The island of Philae seen from the southwest corner prior to construction of the Aswan Dam.
Philae (Gr. Philai, Egyptian Palek), an island in the reservoir of the Aswan Dam and originally near the First Cataract of the Nile, near Aswan and south of Syene, in Nubia. It is a small granite rock, fringed with rich verdure, about 1200 feet long and 450 feet wide, that was almost covered with ancient buildings of great architectural beauty and interest, though not of very ancient date. That to the east, a hypsethral or roofless hall, commonly called "Pharaoh's bed", belongs to the Greek and Roman period, and consists of fourteen great columns with capitals of various patterns, connected at the lower part by solid walls; the length is 63 feet, the width 48. The great temple of Isis, to whom the island was sacred, was mainly built by Ptolemy Epiphanes, and continued by his successors, especially by Ptolemy III, Euergetes. The temple complex was dismantled and moved to nearby Agilkia Island, prior to 1970, as part of the UNESCO Nubia Campaign project.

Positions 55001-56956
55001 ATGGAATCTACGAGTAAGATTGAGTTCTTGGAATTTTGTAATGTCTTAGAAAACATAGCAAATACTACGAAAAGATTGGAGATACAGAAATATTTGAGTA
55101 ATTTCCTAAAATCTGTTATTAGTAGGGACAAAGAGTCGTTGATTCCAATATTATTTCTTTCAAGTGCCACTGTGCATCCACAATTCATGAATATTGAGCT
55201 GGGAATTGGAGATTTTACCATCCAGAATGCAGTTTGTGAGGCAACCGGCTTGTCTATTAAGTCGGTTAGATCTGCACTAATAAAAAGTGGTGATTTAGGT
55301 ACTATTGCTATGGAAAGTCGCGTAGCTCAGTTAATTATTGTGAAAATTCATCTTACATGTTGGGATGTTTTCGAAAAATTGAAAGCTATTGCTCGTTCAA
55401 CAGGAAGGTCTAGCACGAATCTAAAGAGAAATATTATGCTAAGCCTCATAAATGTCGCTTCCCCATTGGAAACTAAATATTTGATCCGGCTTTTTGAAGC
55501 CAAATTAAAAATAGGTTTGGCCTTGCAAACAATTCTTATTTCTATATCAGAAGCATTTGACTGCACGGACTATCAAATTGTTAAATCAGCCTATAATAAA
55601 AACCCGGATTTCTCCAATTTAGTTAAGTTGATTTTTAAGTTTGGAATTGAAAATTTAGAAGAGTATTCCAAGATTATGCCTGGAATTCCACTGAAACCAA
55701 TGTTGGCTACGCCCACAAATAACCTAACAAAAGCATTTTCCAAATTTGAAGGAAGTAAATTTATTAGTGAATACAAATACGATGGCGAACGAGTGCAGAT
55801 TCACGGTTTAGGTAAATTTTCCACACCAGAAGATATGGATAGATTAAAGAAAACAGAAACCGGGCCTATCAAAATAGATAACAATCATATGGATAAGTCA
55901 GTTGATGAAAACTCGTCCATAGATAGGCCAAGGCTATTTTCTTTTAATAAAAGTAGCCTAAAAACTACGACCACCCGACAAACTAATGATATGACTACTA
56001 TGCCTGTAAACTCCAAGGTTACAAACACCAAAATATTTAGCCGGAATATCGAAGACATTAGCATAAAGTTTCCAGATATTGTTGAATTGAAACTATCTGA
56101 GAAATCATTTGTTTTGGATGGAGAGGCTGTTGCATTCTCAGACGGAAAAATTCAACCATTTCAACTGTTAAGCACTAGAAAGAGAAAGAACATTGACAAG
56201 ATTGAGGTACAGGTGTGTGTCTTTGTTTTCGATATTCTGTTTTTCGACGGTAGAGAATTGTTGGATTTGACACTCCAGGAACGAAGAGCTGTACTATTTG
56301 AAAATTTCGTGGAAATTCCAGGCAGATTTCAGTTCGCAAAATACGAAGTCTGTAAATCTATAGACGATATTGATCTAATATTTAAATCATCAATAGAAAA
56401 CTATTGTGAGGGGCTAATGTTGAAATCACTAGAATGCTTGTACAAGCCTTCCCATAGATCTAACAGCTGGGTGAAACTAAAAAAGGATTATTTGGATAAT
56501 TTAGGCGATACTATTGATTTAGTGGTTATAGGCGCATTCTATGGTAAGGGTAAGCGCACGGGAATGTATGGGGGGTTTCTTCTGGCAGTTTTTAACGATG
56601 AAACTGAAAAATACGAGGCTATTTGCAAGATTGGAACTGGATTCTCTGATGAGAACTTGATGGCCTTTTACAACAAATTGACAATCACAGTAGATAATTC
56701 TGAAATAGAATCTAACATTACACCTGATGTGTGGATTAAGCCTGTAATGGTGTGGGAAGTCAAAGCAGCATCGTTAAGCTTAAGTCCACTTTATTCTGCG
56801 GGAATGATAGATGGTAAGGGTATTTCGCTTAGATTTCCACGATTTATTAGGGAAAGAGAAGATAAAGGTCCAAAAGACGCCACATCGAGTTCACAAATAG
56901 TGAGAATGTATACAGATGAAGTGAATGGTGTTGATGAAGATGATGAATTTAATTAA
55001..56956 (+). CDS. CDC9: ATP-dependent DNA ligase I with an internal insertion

The processions of pilgrims approached the island from the south, were received by the priests at a flight of steps at the southwest corner, and then passed into a court with a colonnade to right and left, erected by Tiberius and later Roman emperors. To the north stood the great propylon or gateway, 60 feet high and over 120 wide. This is the oldest part of the temple, and beam the name of Nectanebes II (about 361 BC). Beyond was another court with several chambers and a small chapel. Another smaller pylon gave entrance to the temple proper, at the northern end of the irregular complex of buildings (converted to a Christian church in 577).